Cats. They're either asleep or being perfection incarnate. To distract them from the aspects of their wondrousness that involve destroying our furniture when awake, their humanslaves may give them toys. Now a German company called 4cats Heimtierbedarf has created supersize toys for supersized cats, not for that furry load you overfeed but for tigers and other big cats in zoos, who tend to have boredom issues. 4cats has begun to donate branded giant cat toys to zoos in markets where it sells its regular cat toys. Its latest munificence has reached the big cats of Hamerton Zoo Park in Cambridgeshire, England.
Like your cat, zoo tigers and lions and their ilk get bored, and they can't climb the curtains or whack you for entertainment because they are in cages. Enter the giant cat toys, which 4cats stuffs with hay laced with "cat attractants" such as valerian to keep them engaged once the toy, being inanimate, has exhausted its novelty.
4cats, which designed the toys in-house, had a pretty straightforward concept, says spokesman Marc-André Runcie-Unger. It simply supersized the popular types of cat toys it sold. Why not: cat is cat, whether three kilos in weight or three hundred.
One might wonder if a lion that can strangle and eviscerate a gnu in minutes wouldn't ruin a catnip-stuffed toy in seconds. Yes, it could, but 4cats explains that it makes the big-cat toys of sisal, a durable cactus fiber. The toys are dyed with natural substances such as beet juice, to ensure that they are not toxic to the big cats, the company says. Nice: we wouldn't want our lions to be exposed to toxins like we are in our foods, kitchens, garages, bathrooms, hair dye, makeup, office environment, etc.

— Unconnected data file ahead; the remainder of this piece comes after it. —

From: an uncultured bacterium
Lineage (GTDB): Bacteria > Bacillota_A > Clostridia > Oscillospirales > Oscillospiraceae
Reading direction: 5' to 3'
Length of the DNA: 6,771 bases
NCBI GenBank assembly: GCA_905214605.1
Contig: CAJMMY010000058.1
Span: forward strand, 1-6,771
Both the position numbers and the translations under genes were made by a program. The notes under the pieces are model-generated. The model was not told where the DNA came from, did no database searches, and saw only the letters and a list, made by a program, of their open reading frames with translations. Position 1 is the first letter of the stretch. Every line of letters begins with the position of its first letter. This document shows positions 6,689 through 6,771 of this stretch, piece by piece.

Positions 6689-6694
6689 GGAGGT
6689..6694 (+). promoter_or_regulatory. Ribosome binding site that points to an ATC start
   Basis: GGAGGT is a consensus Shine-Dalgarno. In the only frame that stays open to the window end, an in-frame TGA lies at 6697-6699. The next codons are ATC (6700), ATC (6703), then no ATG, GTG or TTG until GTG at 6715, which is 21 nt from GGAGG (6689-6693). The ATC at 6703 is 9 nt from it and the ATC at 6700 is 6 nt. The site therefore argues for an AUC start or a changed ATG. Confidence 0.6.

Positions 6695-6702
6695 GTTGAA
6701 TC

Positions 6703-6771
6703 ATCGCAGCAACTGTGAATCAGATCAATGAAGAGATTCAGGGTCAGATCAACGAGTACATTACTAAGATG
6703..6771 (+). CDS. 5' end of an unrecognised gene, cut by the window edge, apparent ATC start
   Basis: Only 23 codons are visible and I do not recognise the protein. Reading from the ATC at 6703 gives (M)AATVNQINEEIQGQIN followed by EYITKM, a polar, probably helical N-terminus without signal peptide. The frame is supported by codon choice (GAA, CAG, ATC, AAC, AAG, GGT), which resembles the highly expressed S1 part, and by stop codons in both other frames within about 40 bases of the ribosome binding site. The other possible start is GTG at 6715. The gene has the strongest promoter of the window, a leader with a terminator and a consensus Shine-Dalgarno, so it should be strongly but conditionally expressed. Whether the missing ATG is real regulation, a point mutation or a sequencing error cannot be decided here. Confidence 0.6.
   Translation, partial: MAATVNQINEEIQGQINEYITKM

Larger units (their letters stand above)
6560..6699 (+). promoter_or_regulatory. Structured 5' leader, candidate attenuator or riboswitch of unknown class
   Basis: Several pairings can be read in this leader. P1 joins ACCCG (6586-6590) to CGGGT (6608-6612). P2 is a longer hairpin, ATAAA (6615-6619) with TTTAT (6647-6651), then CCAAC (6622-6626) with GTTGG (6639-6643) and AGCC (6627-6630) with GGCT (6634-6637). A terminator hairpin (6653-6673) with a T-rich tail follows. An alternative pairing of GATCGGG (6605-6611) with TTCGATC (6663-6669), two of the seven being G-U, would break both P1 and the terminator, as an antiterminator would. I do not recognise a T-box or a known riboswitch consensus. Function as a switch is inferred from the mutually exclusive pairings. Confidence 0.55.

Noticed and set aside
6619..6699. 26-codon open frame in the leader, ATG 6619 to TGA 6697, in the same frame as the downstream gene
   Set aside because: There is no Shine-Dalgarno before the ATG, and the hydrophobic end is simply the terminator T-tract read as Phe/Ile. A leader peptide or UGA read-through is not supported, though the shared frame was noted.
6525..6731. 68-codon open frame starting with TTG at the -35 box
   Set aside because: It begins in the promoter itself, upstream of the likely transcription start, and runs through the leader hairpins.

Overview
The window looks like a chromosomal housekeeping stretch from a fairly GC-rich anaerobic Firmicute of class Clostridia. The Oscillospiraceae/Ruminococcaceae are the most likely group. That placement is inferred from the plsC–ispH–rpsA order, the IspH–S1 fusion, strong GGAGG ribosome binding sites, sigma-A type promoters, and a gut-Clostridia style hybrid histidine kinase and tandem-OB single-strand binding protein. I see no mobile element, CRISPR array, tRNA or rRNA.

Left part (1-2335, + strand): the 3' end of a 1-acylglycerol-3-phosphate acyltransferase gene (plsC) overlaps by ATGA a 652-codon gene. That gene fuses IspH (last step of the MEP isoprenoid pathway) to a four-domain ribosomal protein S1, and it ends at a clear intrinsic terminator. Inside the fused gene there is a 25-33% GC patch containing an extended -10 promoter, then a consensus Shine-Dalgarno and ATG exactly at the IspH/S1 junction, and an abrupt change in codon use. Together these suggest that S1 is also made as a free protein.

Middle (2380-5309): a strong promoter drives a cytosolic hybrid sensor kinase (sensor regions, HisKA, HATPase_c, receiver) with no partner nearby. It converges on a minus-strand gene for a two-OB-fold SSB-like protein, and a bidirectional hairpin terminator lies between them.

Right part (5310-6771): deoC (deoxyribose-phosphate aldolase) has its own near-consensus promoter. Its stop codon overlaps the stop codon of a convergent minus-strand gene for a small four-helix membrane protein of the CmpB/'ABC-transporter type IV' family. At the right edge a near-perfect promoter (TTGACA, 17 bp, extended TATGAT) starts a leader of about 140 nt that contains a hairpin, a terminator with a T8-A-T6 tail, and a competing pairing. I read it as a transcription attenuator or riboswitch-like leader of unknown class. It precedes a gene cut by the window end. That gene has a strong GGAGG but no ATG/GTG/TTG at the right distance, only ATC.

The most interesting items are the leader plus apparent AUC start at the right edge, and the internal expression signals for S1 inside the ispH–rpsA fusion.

The company tends to use valerian root as an attractant rather than catnip, because the cats don't seem to get hangovers from it.
It first tested the toys at Cologne Zoo, then – as it started marketing cat toys in England - donated kickers and pillows to Hamerton Zoo Park in Huntingdon. They also gave medium-sized toys for the medium-sized wild cats like servals.
Asked why they had chosen Hamerton, which is 26 miles (42 kilometers) from Cambridge and not on the commonly beaten track, Runcie-Unger explains: "We wanted to work with a smaller wildlife park that could use support, rather than the big ones."
Its business model is to donate branded toys to a zoo, then photograph and film the animals playing. Visitors to the zoo can buy small versions of the toys for their own cats at home, says Runcie-Unger. "For Hamerton Zoo, we also donated loads of wildlife-themed normal cat toys in favor of their tiger and cheetah conservation project," he adds.
Just to be clear, there are hundreds of plants that lead cats to react, if they're in the mood – and if they're genetically predisposed to react. At least that is the theory about why 70% to 90% of cats react to catnip, but not all. It is of course possible that 100% of cats are genetically predisposed to react to catnip but 10% to 30% won't give you that satisfaction.